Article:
Boston Artist Aims to 'Make Someone's Day' by Leaving Paintings Near the Views That Inspire Him

Rachel DeSantis
·2 min read

It's finders keeps for any lucky Bostonians who happen to stumble upon a painting by local Jake Garcia.

The nursing student is looking to make strangers' days by leaving original oil paintings out on the streets for art lovers to take home for free.

"I'll see something I like, I'll set up, I'll do a painting of it, and then I'll do my best to leave it somewhere in the vicinity," Garcia told WBZ-TV.

Garcia is based in Dorchester, and so far has stuck to South Boston, leaving sweeping scenes of beaches and skylines in locations like Carson Beach and on a bench on a boardwalk at the beach near M Street.

He often shares the art's location on his Twitter and Instagram accounts, allowing those who follow him to quickly make moves to scoop it up.

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Garcia said he likes painting "en plein air," or outdoors, and first got the idea to leave his art behind due to transportation issues.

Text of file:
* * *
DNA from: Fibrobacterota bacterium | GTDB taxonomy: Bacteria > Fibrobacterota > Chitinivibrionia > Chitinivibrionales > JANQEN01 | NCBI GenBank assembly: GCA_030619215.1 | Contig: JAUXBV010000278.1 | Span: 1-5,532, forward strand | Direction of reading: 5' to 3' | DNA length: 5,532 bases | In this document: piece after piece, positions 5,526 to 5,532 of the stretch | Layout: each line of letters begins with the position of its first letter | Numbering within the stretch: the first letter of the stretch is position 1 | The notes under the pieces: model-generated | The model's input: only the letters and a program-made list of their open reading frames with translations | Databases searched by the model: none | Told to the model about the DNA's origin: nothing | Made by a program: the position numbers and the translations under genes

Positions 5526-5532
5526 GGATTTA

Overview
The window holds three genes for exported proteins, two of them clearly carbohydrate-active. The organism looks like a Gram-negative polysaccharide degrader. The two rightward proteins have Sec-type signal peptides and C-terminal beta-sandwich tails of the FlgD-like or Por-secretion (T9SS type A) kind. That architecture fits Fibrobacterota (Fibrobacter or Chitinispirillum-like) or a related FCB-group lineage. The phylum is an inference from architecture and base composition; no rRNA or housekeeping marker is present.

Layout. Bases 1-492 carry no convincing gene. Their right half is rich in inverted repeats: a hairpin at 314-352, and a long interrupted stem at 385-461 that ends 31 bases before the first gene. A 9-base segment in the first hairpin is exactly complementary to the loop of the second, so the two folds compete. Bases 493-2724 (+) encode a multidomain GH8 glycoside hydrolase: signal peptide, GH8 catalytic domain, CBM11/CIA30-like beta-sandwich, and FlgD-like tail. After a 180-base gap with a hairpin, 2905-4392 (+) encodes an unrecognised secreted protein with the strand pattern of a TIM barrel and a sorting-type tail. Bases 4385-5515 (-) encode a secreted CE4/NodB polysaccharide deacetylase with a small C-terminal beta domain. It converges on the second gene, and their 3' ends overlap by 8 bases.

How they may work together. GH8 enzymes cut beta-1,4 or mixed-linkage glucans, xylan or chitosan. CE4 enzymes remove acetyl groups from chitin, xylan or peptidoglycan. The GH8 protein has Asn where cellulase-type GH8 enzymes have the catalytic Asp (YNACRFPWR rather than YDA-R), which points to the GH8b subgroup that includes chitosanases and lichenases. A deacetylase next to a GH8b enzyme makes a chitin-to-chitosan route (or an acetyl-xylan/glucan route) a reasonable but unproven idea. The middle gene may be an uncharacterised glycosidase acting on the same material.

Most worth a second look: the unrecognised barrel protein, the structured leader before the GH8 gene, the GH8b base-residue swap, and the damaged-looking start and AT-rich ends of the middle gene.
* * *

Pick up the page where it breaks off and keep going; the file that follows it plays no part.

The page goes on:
"My first thought when I placed my first painting on a bench was, 'Wow, carrying wet paintings home is annoying, how can I get around this?' Then I thought, 'Oh, don't carry it. Wouldn't it be hilarious if someone was enjoying a view of a certain area and looked down and saw an original oil painting of that view as if it was painted for them? How magical would that be?'" he told CaughtInSouthie.com.

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He added: "Anyone can buy art, but not anyone can be in the right place at the right time looking at the right view and look down and find art. The universe must present these moments, they're beautiful."

Garcia is a nursing student at Massachusetts College of Pharmacy and Health Sciences, and only took up painting as a hobby over the last five months, according to WBZ-TV.

"My hope is that I can make someone's day without saying a word," he told CaughtInSouthie. "I am curious to see who ends up with what. This is half the fun of this entire experience because without someone to enjoy it, is art really worth anything?"

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The artist said he's sticking to South Boston for the moment because of its easy accessibility, but hopes to eventually leave his paintings all across the city.